• So explain to us why you can’t sign up a Google account using the name “Bastard Sheep”? Given the amount of ridiculous ewe-neek names kids are having forced on them, your online moniker is just as valid. The bottom line is unless Google or FB or others start requiring an identity check, similar to when you open a bank account, then you can hide behind any name you want.

  • Doesn’t Google Profiles let you hide your last name, so you appear as “Angus” with a profile picture (that could be you, your car, Calvin peeing on the word “Ford” etc.)

    Personally, I prefer it this way. About 95% of my Facebook friends use their real names instead of “~~xOxOxO~~ sPaRkLe PrInCeSs ~~xOxOxO~~” like in the MySpace days. Those who don’t use a reasonable pseudonym or even false yet acceptable names to avoid (real) stalkers or troublemakers

    If I wanted to hide my identity and I had to use a real name, I’d use something like “Frank Smith” or something that is a reasonable name, but isn’t mine. Anyone who wants to find me, knows to look for Frank Smith.

  • Lots of cultures have different naming practices. Indonesia is a very populous country with a lot of people who have just a single name. Other cultures have the given name last and the family name first.

    That said, the people I know socially know my real name, and this will be the case for the vast majority of people in the world. I think that is the target for this first phase of G+.

    The ‘professional identity’ isn’t there yet. Google would love every individual in the world to have a Google account, and every organization in the world a Google Apps account. Individuals would often have one personal identity plus one or more ’employee’ identities. That is the situation Google wants.

    Once Google Apps accounts are fitted into the G+ system, multiple accounts for an individual will be expected.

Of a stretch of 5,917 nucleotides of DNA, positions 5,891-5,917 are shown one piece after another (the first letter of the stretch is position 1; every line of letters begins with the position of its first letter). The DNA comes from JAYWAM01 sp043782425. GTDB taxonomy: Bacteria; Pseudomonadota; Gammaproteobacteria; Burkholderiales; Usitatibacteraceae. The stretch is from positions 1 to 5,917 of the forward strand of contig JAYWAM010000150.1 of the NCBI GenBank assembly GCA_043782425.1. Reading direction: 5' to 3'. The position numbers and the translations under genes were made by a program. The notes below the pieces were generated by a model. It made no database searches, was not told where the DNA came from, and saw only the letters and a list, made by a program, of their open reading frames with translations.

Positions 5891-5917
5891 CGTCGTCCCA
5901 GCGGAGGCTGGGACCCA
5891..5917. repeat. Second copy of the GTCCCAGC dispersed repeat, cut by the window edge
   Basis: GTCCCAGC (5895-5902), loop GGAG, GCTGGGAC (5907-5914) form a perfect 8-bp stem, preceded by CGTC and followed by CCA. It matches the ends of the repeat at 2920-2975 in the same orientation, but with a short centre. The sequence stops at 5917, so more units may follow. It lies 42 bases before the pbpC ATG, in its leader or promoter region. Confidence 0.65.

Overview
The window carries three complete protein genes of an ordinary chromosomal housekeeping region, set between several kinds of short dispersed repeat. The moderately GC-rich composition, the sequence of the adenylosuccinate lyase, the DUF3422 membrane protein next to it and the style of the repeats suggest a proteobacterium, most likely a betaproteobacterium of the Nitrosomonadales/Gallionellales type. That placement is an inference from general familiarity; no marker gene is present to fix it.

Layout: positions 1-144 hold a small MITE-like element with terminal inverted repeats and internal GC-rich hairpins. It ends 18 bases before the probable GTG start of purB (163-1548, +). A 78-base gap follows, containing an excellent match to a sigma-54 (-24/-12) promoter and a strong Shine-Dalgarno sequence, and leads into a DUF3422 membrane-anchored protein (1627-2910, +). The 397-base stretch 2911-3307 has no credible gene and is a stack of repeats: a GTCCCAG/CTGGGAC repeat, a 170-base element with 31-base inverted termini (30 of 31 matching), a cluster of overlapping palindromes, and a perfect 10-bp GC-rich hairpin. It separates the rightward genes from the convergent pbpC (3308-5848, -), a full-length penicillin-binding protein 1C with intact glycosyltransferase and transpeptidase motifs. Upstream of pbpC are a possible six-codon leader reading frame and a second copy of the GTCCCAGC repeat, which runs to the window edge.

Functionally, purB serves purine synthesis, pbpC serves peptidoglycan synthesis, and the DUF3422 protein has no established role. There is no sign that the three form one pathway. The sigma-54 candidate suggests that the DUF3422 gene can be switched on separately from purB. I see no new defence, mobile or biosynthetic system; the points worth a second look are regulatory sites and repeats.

• No! It is also a breach of privacy in my opinion! Many online identities are people’s public way of coping with life. Their blogs, tweets and other posts are like a personal diary that they’d never bother to write let alone allow anyone read in the ‘real’ world. Online I have 100s of friends, many of these are closer than the ‘real’ people but without this identity I would simply not exist online! I also agree 100% with the comment about hiding your real identity. My human has a real name online presence too but she hates that she can’t say what she really wants to a lot of the time due to concern over people such as employers/clients reading it. She has also had her online nickname since 1996 & doesn’t see why she needs to change. Plus it’s so much easier grinding people via a nickname, trying finding John Smith online!

  • Wouldn’t it make it just that bit easier for some crazed stalker, to track you down, or inflict some kind of cyber bullying? Besides that, I like my anonymity, so if that’s the way they’re going, I certainly won’t be signing up!!

    • I was actually quite surprised when this first started becoming an issue for that very reason, that this has been stock standard policy for MyFace from the start. Why is it only a problem when Google does it, and not MyFace?

      I personally didn’t make much of a deal about it because I had to be dragged kicking and screaming to MyFace. It has always seemed like the sites primary goal is to expose private information publicly, with a few odd other features here and there. Due to that I never saw the appeal so stayed away for a long long time. Even now that I’m on it I’m on as “Bastrd Sheep” and check it for notifications/events once a week at best (those are the things that made me relent and sign up).

    • That’s true, and in the earlier days of facebook they were far stricter about enforcing that rule – they also disabled accounts because of fake names chosen.